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Department of Pediatrics Newsletter
Medical-legal partnerships can improve child health
By Jeremy Rush
May 25, 2012


Barry Zuckerman, M.D., right, talks with Shari Barkin, M.D., and fields questions during his recent visit to discuss medical-legal partnerships. (photo by Steve Green)
Barry Zuckerman, M.D., chief of Pediatrics at Boston Medical Center and emeritus director of the National Center for Medical-Legal Partnership (NCMLP), visited the Monroe Carell Jr. Children's Hospital at Vanderbilt recently to discuss the benefits of lawyers working in conjunction with health providers and families to better serve children.

Zuckerman hosted a Pediatric Grand Rounds lecture, “Transforming Care to Reduce Health Disparities,” followed by a lunchtime question-and-answer session with Children’s Hospital physicians, nurses, social workers and administration, as well as pro-bono lawyers and state government representatives from the Department of Maternal and Child Health.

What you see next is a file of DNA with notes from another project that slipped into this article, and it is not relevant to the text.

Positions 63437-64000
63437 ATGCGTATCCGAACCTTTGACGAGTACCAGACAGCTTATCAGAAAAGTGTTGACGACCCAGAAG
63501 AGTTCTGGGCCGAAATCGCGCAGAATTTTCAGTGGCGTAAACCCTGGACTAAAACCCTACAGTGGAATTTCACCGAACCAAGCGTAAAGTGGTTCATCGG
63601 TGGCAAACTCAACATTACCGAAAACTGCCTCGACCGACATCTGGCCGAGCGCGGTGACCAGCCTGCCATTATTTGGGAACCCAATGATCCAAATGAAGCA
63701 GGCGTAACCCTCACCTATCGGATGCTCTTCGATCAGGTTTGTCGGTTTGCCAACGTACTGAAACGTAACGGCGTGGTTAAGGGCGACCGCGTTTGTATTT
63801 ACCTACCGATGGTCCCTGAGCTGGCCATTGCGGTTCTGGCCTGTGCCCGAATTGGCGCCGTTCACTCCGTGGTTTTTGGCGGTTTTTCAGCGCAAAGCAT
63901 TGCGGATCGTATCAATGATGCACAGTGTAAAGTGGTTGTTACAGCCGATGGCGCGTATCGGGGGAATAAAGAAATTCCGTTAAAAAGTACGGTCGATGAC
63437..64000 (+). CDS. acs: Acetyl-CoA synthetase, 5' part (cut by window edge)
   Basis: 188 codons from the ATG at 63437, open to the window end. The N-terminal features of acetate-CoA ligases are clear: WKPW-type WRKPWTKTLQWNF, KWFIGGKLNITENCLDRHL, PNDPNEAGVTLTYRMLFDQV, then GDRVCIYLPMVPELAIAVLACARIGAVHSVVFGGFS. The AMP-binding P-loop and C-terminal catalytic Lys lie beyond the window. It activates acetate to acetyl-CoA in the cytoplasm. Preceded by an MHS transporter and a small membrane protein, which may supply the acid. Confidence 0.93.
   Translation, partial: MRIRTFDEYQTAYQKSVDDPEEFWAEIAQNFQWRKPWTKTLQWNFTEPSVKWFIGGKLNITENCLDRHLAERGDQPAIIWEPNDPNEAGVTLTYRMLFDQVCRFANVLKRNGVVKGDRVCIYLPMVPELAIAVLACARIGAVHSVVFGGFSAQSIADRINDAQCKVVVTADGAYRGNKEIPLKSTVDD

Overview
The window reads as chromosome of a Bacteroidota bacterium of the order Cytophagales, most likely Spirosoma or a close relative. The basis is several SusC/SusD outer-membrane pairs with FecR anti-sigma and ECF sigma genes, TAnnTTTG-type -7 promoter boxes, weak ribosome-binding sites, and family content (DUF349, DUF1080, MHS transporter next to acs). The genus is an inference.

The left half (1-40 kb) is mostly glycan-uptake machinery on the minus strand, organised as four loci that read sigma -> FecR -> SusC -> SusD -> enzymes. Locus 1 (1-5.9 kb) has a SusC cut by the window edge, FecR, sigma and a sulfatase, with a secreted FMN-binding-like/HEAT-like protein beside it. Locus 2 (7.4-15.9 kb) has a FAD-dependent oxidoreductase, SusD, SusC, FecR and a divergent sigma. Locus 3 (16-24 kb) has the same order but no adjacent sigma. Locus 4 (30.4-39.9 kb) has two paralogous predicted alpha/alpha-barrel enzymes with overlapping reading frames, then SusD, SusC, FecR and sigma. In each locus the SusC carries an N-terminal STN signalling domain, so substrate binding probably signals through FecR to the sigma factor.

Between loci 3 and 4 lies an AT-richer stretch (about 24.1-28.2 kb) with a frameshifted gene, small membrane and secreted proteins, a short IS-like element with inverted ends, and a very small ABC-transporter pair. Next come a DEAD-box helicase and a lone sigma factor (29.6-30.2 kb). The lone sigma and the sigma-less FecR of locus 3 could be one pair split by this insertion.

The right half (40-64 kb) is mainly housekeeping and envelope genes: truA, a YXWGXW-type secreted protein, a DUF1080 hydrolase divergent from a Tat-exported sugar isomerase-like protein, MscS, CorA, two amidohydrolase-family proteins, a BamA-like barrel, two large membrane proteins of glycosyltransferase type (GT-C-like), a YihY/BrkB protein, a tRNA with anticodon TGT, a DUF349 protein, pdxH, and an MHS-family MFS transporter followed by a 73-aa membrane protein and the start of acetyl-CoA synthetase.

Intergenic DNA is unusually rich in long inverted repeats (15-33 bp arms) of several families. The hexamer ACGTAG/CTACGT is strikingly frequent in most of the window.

The group discussed how to effectively implement medical-legal partnerships in the hospital. His organization, NCMLP, helps incorporate legal assistance into the medical setting. Lawyers work closely with physicians to identify and solve adverse social circumstances that are contributing to patients’ medical conditions. The idea began in 1993 with a single attorney to serve families at Boston Medical Center, and the model has spread to more than 230 sites nationwide.

“When you have a complicated medical problem, you might need a medical specialist or surgeon,” said Zuckerman. “If you have a complicated social problem and you have a social worker or someone else butting their heads against a problem, you need a lawyer.”

Zuckerman cited an example of an 11-year-old asthmatic boy who, despite properly using his medications, was suffering from uncontrolled asthma attacks. After the family and pediatrician identified that pests in the home were the root of the problem, a lawyer was able to step in and improve the housing conditions for the family.

As a result, the boy’s condition improved, which led to fewer medications and better school attendance.

Zuckerman said patients and families often need help navigating a legal system that is designed, in many ways, to help them.

“As a mutually progressive society, we pass a lot of laws and regulations to provide protections for low-income families to keep them healthy,” said Zuckerman. “If patients have help with this system, as well as access to their basic needs, they are healthier.”

 
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